10. 10.
    McFadden, P. N., Horwitz, J., and Clarke, S. (1983) Protein carboxyl methytransferase from cow eye lens. Biochem. Biophys. Res. Comm. 113(2), 418–424.PubMedCrossRefGoogle Scholar
  11. 11.
    Neuhoff, V, Stamm, R., Pardowitz, I., Arold, N., Ehrhardt, W., and Taube, D. (1988) Essential problems in quantification of proteins following colloidal staining with Coomassie brilliant blue dyes in polyacrylamide gels, and their solutions. Electrophoresis 9, 255–262.PubMedCrossRefGoogle Scholar
  12. 12.
    O’Conner, C. M. and Clarke, S. (1985) Analysis of erythrocyte protein methyl esters by two-dimensional gel electrophoresis under acidic separating conditions. Analyt. Biochem. 148, 79–86.CrossRefGoogle Scholar
  13. 13.
    O’Conner, C. M. and Clarke, S. (1984) Carboxyl methylation of cytosolic proteins in intact human erythrocytes. J. Biol. Chem. 259(4), 2570–2578.Google Scholar
  14. 14.
    Sellinger, O. Z. and Wolfson, M. F. (1991) Carboxyl methylation affects the proteolysis of myelin basic protein by staphylococcus aureus V8 proteinase. Biochim. Biophys. Acta. 1080, 110–118.PubMedCrossRefGoogle Scholar
  15. 15.
    MacFarlane, D. E. (1984) Inhibitors of cyclic nucleotides phosphodiesterases inhibit protein carboxyl methylation in intact blood platelets. J. Biol. Chem. 259(2), 1357–1362.PubMedGoogle Scholar
  16. 16.
    Aswad, D. W. (1995) Methods for analysis of deamidation and isoaspartate formation in peptides, in Deamidation and Isoaspartate Formation in Peptides and Proteins (Aswad, D. W., ed.), CRC, Boca Raton, pp. 7–30.Google Scholar
  17. 17.
    Freitag, C. and Clarke, S. (1981) Reversible methylation of cytoskeletal and membrane proteins in intact human erythrocytes. J. Biol. Chem. 256(12), 6102–6108.PubMedGoogle Scholar
  18. 18.
    Gingras, D., Boivin, D., and Beliveau, R. (1994) Asymmetrical distribution of L-isoaspartyl protein carboxyl methyltransferases in the plasma membranes of rat kidney cortex. Biochem. J. 297, 145–150.PubMedGoogle Scholar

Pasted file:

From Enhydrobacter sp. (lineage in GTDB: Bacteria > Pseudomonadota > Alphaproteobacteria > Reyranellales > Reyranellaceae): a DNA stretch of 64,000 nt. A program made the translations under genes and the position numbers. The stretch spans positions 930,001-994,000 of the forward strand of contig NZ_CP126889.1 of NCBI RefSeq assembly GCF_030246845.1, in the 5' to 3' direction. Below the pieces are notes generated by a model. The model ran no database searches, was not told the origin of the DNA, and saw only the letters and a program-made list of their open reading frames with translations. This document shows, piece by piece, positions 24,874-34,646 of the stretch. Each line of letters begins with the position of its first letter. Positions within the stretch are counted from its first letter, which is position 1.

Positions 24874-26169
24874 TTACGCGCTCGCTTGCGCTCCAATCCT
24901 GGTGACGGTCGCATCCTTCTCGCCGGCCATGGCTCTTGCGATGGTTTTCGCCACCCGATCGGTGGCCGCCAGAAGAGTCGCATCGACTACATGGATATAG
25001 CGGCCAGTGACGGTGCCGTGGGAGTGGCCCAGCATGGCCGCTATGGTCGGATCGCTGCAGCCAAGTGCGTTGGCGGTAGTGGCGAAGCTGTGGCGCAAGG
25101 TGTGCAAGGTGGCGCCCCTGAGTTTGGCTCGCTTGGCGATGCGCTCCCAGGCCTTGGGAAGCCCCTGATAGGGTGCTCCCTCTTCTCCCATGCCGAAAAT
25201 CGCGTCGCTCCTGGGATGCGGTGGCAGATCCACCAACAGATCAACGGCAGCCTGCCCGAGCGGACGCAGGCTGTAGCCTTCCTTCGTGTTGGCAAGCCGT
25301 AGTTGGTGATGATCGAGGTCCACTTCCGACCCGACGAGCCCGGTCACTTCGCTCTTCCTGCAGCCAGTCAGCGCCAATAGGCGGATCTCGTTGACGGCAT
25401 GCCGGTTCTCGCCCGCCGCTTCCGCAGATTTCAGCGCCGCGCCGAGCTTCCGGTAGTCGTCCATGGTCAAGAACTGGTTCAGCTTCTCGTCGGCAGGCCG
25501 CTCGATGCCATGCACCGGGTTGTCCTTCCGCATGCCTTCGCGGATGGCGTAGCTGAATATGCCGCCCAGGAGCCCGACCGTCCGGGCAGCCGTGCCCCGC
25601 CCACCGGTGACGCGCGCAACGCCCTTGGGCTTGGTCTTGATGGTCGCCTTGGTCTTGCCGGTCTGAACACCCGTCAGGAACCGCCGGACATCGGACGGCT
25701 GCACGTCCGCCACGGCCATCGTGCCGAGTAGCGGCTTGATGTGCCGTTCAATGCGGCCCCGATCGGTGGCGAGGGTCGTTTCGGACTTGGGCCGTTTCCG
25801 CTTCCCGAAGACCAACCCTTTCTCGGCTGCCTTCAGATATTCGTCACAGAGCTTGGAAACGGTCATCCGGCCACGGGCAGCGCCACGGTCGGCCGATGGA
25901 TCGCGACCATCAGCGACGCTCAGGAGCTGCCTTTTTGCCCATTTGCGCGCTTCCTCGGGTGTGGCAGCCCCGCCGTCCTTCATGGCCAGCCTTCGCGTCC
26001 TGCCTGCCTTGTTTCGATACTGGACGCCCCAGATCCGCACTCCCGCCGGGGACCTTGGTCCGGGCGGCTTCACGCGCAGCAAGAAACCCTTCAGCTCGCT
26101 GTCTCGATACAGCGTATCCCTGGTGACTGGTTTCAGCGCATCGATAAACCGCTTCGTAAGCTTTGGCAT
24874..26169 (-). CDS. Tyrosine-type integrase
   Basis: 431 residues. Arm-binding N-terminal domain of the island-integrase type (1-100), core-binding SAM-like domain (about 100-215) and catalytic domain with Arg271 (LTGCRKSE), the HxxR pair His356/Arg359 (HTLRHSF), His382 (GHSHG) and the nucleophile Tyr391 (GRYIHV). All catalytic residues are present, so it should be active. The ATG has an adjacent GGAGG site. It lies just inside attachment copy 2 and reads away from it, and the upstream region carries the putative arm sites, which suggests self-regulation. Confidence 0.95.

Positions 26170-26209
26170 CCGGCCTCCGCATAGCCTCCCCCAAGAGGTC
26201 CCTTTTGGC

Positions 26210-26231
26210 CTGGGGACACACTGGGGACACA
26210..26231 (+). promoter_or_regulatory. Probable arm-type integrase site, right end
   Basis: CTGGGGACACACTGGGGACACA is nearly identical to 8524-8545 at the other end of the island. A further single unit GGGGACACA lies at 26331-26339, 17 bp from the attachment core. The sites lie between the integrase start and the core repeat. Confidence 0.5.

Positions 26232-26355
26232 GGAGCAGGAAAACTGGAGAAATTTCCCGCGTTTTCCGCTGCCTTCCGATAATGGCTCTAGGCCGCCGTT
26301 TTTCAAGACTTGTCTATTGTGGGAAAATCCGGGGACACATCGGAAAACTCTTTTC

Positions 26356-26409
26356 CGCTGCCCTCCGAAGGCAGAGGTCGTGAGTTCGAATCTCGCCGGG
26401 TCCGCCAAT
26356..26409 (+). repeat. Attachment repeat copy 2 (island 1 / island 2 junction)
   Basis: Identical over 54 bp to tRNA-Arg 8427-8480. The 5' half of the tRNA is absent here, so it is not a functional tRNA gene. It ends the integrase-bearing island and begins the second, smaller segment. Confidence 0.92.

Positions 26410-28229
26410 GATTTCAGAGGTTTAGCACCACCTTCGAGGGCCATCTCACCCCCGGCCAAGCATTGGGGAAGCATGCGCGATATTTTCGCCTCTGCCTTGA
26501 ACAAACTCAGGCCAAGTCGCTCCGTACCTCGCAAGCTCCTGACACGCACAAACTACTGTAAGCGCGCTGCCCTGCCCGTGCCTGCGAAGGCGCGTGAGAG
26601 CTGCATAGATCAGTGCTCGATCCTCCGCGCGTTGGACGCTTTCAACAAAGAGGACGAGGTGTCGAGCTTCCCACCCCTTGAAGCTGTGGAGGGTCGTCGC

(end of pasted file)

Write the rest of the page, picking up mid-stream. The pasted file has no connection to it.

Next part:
19. 19.
    O’Conner, C. M., Aswad, D. W., and Clarke, S. (1984) Mammalian brain and erythrocyte carboxyl methyltranserases are similar enzymes that recognize both D-aspartyl and L-isoaspartyl residues in structurally altered protein substrates. Proc. Natl. Acad. Sci. USA 81, 7757–7761.CrossRefGoogle Scholar
  20. 20.
    O’Conner, C. M. and Clarke, S. (1983) Methylation of erythrocyte membrane proteins at extracellular and intracellular D-aspartyl sites in vitro. J. Biol. Chem. 258(13), 8485–8492.Google Scholar
  21. 21.
    Ohta, K., Seo, N., Yoshida, T., Hiraga, K., and Tuboi, S. (1987) Tubulin and high molecular weight microtubule-associated proteins as endogenous substrates for protein carboxyl methyltransferase in brain. Biochemie 69, 1227–1234.CrossRefGoogle Scholar
  22. 22.
    Barber, J. R. and Clarke, S. (1983) Membrane protein carboxyl methylation increase with human erythrocyte age. J. Biol. Chem. 258(2), 1189–1196.PubMedGoogle Scholar
  23. 23.
    Chamberlain, J. P. (1979) Fluorographic detection of radioactivity in polyacrylamide gels with the water soluble fluor, sodium salicylate. Analyt. Biochem. 98, 132.PubMedCrossRefGoogle Scholar

Copyright information

© Humana Press Inc., Totowa, NJ 2002

Authors and Affiliations

  • Darin J. Weber
    • 1
  • Philip N. McFadden
    • 1
  1. 1.Department of Biochemistry and BiophysicsOregon State UniversityCorvallis

Personalised recommendations